“He is a child of smoke. We all suffer this loss. But you know the writings of the Guardian. The Gospel of Portia clearly states that none may leave the mountain. You wouldn’t question the founder, would you?” 

“No.” Brutus clenched his fists. “I’m a loyal Belmontian. I follow the path of fire.” 

“A pure soul of Belmont. May the flame always warm and feed you. Amen.” They moved their hands up, rising to mimic a flicker of flame; the time-honored symbol of worship. 

The Council dispersed and Brutus turned back to the shaft. A hoodsman joined him as the lift descended. He peeled back his robe. “Brutus, I am truly sorry for your loss.” 

“Thank you, Councilman.” 

“Please, call me Julius.” 

Brutus bowed to him, but Julius grasped his arm and lifted him upright. 

“My friend,” Julius said, “not all among the Council approve of its piety. Or its decisions. In fact, there are some of us who are even—” Julius looked around him, although he knew they were alone as the chamber whirred lower and lower still. 

“Even what?” Brutus asked. 

“Can you be trusted with a secret, Brutus?” 

He nodded. 

“There are some among us,” Julius whispered, “who believe that Belmont should not be cut off from what lies beyond the mountain. That if a fire cannot spread, it will fade and die.” 

Brutus’s eyes bulged, and he grasped his chest. 

“Does this shock you?” Julius said. “When the Guardian wrote her manifesto in which she recommended to limit contact with the others beyond the mountain, it was only so that those who mined inside this rock may not become discontent. Complete seclusion was never her aim. She sought contentment for the people. How much contentment do you see among this new generation of Belmontians? Was your son content here, Brutus?”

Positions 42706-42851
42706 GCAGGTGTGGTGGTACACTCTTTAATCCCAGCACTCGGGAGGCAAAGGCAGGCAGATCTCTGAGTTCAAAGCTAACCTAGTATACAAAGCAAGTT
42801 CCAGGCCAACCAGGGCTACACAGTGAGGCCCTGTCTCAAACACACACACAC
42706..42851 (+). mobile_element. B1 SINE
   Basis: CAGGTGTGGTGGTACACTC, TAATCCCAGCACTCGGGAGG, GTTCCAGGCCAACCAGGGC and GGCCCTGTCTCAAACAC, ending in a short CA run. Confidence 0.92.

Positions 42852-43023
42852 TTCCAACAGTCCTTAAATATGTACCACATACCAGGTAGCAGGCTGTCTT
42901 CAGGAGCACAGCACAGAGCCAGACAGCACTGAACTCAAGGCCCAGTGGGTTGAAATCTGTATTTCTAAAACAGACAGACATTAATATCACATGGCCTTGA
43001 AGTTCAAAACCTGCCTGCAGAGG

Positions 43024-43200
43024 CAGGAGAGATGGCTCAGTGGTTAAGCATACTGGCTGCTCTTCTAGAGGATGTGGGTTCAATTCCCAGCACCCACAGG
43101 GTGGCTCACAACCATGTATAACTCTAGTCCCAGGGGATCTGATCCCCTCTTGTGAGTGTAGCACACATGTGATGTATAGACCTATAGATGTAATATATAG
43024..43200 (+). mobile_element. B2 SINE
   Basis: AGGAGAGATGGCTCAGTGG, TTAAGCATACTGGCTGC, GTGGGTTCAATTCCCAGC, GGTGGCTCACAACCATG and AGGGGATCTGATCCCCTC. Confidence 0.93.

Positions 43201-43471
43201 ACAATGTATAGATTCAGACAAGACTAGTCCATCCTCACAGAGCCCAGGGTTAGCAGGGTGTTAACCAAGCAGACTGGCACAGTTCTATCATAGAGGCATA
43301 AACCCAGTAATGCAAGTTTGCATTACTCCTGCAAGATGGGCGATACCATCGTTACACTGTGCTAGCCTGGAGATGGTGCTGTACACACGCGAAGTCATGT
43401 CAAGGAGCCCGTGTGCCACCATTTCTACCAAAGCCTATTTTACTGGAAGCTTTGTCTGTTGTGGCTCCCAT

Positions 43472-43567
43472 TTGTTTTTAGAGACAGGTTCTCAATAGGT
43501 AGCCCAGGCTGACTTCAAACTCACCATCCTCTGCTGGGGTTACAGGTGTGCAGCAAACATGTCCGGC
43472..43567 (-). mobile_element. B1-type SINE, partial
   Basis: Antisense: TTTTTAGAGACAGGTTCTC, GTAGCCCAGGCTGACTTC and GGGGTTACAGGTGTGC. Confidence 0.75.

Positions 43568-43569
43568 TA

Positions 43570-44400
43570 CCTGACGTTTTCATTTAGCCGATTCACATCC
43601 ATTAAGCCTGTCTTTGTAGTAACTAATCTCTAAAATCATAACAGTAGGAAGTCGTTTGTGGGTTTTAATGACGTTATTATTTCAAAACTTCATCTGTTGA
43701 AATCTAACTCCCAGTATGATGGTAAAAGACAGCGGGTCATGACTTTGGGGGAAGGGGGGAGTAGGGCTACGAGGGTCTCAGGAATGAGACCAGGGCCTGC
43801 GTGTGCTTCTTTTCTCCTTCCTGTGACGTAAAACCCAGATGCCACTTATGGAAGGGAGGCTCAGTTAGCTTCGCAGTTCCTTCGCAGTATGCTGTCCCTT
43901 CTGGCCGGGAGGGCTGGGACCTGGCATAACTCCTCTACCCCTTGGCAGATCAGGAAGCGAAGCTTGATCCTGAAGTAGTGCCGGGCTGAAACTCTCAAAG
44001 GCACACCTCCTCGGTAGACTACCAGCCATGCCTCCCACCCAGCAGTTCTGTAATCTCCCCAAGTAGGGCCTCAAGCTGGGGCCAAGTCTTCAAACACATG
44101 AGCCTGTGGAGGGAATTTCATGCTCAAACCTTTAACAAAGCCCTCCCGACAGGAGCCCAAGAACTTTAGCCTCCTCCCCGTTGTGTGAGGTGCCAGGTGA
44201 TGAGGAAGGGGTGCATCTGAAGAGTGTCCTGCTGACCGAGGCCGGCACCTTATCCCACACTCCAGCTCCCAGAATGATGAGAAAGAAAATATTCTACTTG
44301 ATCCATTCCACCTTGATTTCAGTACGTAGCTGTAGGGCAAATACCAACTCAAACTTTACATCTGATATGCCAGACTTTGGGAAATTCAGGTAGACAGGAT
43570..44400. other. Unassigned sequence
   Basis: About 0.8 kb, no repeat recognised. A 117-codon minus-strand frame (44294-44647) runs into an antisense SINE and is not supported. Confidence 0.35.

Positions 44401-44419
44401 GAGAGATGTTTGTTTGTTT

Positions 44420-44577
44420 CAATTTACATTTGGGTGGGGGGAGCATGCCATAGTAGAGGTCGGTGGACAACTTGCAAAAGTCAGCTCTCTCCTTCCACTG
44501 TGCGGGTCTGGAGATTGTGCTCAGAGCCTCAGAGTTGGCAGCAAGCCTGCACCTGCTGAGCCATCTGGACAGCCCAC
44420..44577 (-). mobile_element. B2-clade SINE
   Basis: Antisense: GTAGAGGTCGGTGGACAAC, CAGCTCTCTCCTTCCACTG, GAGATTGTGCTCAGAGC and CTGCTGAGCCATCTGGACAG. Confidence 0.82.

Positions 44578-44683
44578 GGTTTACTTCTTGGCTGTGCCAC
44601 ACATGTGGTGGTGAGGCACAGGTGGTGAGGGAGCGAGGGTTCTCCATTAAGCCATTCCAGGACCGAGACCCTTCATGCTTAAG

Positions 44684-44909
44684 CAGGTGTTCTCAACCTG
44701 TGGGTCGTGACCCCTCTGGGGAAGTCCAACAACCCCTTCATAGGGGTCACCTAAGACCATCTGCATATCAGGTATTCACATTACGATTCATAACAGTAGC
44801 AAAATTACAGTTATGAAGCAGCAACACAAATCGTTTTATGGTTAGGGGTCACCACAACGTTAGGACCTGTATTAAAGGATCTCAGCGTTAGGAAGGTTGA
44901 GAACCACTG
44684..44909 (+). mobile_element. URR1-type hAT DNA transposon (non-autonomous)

Brutus shook his head, stifling the lump in his throat. “He wished for a life beyond this place.” 

“And he was wise to do so.” Julius rested his hand on Brutus’s shoulder. “The priests preach that segregation is purity, but what is worth more: a lump of pure iron, or the mountain in which it forms? Blind devotion to smoke and fire will only lead to ash. I know you are loyal to the flame, and this talk is new to you. But I sense a purpose for you which Portia herself would smile upon. One in which you may prove yourself a true Belmontian.” 

The war within Brutus erupted across his face. The hoodsman spoke heresy. Yet, instead of rejecting it, Brutus listened. And more than that, he saw a spark of sense in it. Was this the heat that had tickled Lorenzo’s ears and led him to abandon his home? Lies. Lies. All these words, lies. And yet, they spoke to Brutus as the lift lowered through the pillar, and he couldn’t turn his ear away.

“What would you have me do?” Brutus asked. 

Julius smiled. “For many Veils, our group of adherents have sought to start a fire of our own in Belmont. But we’ve yet to find the spark to ignite it. Your son could be that spark, Brutus. I saw you clench your fists when you were denied the chance to search for him. What if I could give you that chance?” 

Brutus’s eyes danced aflame. “You mean it? You can get me past the Gatekeeper?”